“The predictability of human desperation is incredible”
Set over a long night of the soul for the employees of a payday loans company, Kieran Lynn’s play The Trap is described as “a biting new comedy”. And for once, it does actually provide a fair few laughs, of the decidedly darkly comic sort, as it simultaneously shines an uncompromising light on the seedier end of capitalist society – the market for short-term loans and the predatory way in which the most-in-need are tempted in.
We open with Tom and Clem breaking into an office to steal money from a safe there, and it soon turns out that they are disgruntled employees trying to pull a fast one. But Lynn’s trick is to show how the perils of debt stretch far and wide and so they are eventually joined by branch manager Alan (gambling addict) and regional manager Meryl (mortgaged to the hilt) who are also searching for an quick route to assuage their financial woes.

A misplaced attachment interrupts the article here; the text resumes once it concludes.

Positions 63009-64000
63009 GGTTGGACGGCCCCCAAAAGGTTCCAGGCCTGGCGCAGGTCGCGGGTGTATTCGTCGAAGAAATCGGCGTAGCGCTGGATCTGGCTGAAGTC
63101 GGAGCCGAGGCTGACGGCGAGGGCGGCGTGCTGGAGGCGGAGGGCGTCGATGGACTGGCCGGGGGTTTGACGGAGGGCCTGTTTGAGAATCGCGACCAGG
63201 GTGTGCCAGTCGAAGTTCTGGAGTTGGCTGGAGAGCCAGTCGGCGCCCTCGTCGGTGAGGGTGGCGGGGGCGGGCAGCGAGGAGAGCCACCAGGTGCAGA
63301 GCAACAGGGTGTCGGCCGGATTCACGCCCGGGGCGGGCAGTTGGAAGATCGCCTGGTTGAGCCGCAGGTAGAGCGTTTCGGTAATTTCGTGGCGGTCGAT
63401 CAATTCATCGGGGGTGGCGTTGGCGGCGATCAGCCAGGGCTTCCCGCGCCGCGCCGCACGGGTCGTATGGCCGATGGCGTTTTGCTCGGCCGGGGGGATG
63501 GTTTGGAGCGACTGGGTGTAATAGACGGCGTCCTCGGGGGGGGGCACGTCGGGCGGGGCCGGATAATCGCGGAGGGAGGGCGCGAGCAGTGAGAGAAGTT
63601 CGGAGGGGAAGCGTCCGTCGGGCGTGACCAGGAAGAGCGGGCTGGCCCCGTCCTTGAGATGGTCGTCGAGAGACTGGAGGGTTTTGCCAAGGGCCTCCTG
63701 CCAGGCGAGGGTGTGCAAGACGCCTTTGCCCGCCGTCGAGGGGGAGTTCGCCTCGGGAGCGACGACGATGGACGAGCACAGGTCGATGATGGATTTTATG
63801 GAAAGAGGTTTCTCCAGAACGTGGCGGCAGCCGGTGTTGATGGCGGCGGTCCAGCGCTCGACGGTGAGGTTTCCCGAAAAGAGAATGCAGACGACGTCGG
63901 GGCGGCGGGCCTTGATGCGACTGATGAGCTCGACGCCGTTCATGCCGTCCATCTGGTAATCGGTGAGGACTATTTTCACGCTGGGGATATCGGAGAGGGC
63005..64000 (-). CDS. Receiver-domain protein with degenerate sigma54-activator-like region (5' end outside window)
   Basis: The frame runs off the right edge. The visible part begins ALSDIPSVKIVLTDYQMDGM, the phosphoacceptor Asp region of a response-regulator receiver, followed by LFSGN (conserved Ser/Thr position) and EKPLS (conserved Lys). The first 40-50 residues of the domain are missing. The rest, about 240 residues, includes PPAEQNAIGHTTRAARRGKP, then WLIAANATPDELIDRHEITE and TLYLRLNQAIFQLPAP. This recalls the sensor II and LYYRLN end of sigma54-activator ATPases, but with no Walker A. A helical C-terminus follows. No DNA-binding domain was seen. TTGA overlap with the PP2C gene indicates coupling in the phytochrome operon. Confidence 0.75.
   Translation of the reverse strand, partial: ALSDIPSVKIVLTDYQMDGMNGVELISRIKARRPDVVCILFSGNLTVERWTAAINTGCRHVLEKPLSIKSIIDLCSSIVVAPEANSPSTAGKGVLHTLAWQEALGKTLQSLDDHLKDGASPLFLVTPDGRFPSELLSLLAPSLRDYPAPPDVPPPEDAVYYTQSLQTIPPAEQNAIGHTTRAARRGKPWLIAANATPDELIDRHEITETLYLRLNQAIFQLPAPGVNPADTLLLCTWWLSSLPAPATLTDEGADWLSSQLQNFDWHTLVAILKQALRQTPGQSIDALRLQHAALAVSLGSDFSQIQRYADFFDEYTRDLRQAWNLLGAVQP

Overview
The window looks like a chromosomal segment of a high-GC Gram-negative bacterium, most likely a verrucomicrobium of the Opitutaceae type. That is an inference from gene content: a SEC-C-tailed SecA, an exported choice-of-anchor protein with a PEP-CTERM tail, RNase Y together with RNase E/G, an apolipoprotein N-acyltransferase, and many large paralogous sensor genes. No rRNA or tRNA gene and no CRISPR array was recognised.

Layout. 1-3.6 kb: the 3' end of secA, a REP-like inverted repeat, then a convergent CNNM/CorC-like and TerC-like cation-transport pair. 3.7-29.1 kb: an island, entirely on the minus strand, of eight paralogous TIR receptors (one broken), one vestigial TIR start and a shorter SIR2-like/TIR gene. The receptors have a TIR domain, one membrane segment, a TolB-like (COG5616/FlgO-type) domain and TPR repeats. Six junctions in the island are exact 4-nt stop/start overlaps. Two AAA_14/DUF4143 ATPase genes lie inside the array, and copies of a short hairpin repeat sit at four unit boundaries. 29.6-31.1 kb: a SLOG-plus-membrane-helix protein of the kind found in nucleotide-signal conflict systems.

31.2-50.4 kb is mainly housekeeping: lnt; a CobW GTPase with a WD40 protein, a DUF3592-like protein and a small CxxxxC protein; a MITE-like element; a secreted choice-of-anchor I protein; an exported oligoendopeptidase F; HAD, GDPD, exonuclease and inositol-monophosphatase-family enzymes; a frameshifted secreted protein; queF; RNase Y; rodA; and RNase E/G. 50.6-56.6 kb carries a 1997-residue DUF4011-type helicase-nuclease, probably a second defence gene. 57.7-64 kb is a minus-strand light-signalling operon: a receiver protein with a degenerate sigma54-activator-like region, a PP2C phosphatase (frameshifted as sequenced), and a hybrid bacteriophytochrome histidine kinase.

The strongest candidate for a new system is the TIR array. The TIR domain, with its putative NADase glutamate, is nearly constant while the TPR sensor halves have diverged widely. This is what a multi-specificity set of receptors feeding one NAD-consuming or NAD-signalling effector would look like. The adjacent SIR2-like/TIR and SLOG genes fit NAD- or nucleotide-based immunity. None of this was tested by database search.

At just 70 minutes and with its comic twist, The Trap isn’t a play that delves deeply into the issues it raises but ultimately that’s no bad thing. Meryl’s (the brilliant Wendy Kweh) messaging from head office touches on the despicable business practices, the metrics to identify the best times to target the desperate, and Tom (a well observed Jahvel Hall) and Clem (a sharply witty Sophie Guiver) exemplify the grinding depression of the rent trap, working all hours in a poorly paid job to barely afford to pay avaricious landlords.
Dan Ayling’s production has a keen eye on its comic timing and it also delineates the non-linear structure well, as we occasionally flash back to earlier in the day to see how this foursome have ended up where they have. Sarah Beaton’s beautifully detailed design makes effective use of the reconfigured space of the Omnibus’ auditorium and there’s wry fun to be had with the voice of a new-fangled alarm system that no-one can quite get the hang of. A diverting pleasure then, and if it doesn’t provide easy answers to the portrait of the broken society it provides, well that’s because there sure aren’t any.